Nissan 370Z

The Nissan 370Z is Nissan's answer to the Porsche Boxster and Porsche Cayman, depending on whether you choose the open-top Roadster or the coupe. Both versions are powered by the same 3.7-litre V6 petrol engine, coupled to a six-speed manual or seven-speed auto gearbox, and have rear-wheel drive. The Nissan 370Z offers lots of standard equipment, including supportive leather bucket seats. Loud, dramatic to look at and fun to drive, it's not the most sophisticated sports car, but that's a huge part of the Nissan 370Z's appeal.

Nissan 370Z coupe

£27,015 - £37,015
3 Doors
2.3 / 5
  • Plenty of performance for not much cash
  • Enjoyable to drive
  • Lots of standard equipment
  • Expensive to run
  • Not as precise to drive as some rivals
  • Lots of tyre noise at motorway speeds

The rear-wheel drive Nissan 370Z's driving position and loud exhaust amplify the sense of sportiness compared to the likes of BMW's Z4 or Audi's TT, and its powerful engine and huge grip mean it's a very exciting car to drive. Lots of standard equipment and plenty of power make it a tempting choice, but there are some compromises – including limited boot space and high fuel consumption.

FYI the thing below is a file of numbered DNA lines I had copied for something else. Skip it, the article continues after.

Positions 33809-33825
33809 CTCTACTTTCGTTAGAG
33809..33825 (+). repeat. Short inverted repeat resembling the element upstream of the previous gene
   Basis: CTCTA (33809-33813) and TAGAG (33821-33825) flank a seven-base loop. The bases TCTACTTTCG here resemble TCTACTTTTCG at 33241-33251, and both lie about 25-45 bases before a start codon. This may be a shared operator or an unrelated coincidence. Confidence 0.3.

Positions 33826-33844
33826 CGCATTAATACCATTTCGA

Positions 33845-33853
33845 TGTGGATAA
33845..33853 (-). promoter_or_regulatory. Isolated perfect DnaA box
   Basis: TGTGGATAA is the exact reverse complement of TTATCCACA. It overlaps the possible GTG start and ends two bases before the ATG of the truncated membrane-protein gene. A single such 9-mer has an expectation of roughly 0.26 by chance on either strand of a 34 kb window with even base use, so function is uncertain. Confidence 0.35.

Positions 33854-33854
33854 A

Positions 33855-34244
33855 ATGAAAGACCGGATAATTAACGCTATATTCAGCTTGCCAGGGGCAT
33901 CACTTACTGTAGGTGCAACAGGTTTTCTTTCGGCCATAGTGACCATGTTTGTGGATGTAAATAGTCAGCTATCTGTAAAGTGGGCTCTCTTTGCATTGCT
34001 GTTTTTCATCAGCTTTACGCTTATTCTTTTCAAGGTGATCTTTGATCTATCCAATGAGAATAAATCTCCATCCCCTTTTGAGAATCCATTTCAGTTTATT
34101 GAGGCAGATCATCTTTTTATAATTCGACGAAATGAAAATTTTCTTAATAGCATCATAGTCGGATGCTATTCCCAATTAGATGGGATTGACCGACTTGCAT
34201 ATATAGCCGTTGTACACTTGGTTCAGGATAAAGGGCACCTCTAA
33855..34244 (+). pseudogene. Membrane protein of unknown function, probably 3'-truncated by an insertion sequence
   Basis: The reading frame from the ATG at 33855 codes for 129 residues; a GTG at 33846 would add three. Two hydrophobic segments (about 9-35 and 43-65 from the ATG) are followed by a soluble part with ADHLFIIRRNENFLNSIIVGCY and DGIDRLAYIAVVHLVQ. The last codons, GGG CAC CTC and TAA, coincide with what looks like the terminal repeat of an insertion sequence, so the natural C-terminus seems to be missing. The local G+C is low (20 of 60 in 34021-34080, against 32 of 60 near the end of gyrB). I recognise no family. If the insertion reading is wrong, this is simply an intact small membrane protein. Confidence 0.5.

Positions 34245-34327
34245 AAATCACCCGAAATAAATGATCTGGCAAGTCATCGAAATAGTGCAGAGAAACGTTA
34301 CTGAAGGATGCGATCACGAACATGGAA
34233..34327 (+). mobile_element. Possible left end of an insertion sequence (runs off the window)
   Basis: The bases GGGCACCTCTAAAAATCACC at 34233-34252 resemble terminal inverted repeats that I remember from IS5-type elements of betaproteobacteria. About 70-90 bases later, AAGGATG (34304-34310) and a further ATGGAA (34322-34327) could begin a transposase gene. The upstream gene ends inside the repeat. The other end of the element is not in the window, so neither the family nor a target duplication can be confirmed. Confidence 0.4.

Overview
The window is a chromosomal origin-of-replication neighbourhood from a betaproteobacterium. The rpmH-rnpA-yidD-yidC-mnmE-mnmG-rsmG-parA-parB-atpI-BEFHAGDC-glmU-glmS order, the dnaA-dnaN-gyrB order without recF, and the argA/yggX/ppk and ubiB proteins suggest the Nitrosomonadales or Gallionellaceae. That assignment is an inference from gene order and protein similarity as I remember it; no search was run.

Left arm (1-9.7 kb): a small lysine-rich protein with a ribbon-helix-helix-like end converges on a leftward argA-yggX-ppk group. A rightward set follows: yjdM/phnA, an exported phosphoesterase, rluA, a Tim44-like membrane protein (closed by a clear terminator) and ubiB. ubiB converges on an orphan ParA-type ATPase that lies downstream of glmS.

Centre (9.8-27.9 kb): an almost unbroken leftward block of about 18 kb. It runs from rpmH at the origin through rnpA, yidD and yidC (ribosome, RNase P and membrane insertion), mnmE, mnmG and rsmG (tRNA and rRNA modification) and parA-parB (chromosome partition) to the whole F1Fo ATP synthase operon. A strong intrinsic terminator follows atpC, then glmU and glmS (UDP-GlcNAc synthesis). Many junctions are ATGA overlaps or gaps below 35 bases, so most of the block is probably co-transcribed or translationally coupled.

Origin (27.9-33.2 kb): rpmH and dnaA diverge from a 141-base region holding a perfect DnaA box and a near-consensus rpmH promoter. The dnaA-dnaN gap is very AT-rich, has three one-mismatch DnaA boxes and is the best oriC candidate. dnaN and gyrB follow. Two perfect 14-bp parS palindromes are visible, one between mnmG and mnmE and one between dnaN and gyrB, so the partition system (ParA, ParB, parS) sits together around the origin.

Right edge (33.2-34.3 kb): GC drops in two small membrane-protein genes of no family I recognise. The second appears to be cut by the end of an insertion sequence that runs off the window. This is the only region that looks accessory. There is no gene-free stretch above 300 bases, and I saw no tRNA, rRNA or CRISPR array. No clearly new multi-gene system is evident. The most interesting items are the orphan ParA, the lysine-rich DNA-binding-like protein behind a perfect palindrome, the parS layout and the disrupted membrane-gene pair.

Nissan 370Z roadster

2 Doors
2.5 / 5
  • Amazing sound with the roof down
  • Fun and fast
  • Lots of equipment
  • Expensive to run
  • Not quite as fun to drive as rivals
  • More noisy than the coupe

The Nissan 370Z Roadster delivers all the appeal of the coupe and adds the excitement of an open top. Its 3.7-litre V6 sounds even better when it's not muted by a metal roof, and Nissan's efforts to retain the coupe's rigidity and sharp handling have been largely successful. Arguably, it's the more appealing version thanks to the wind in the hair experience, while the Roadster loses little in practicality over its 370Z coupe sister.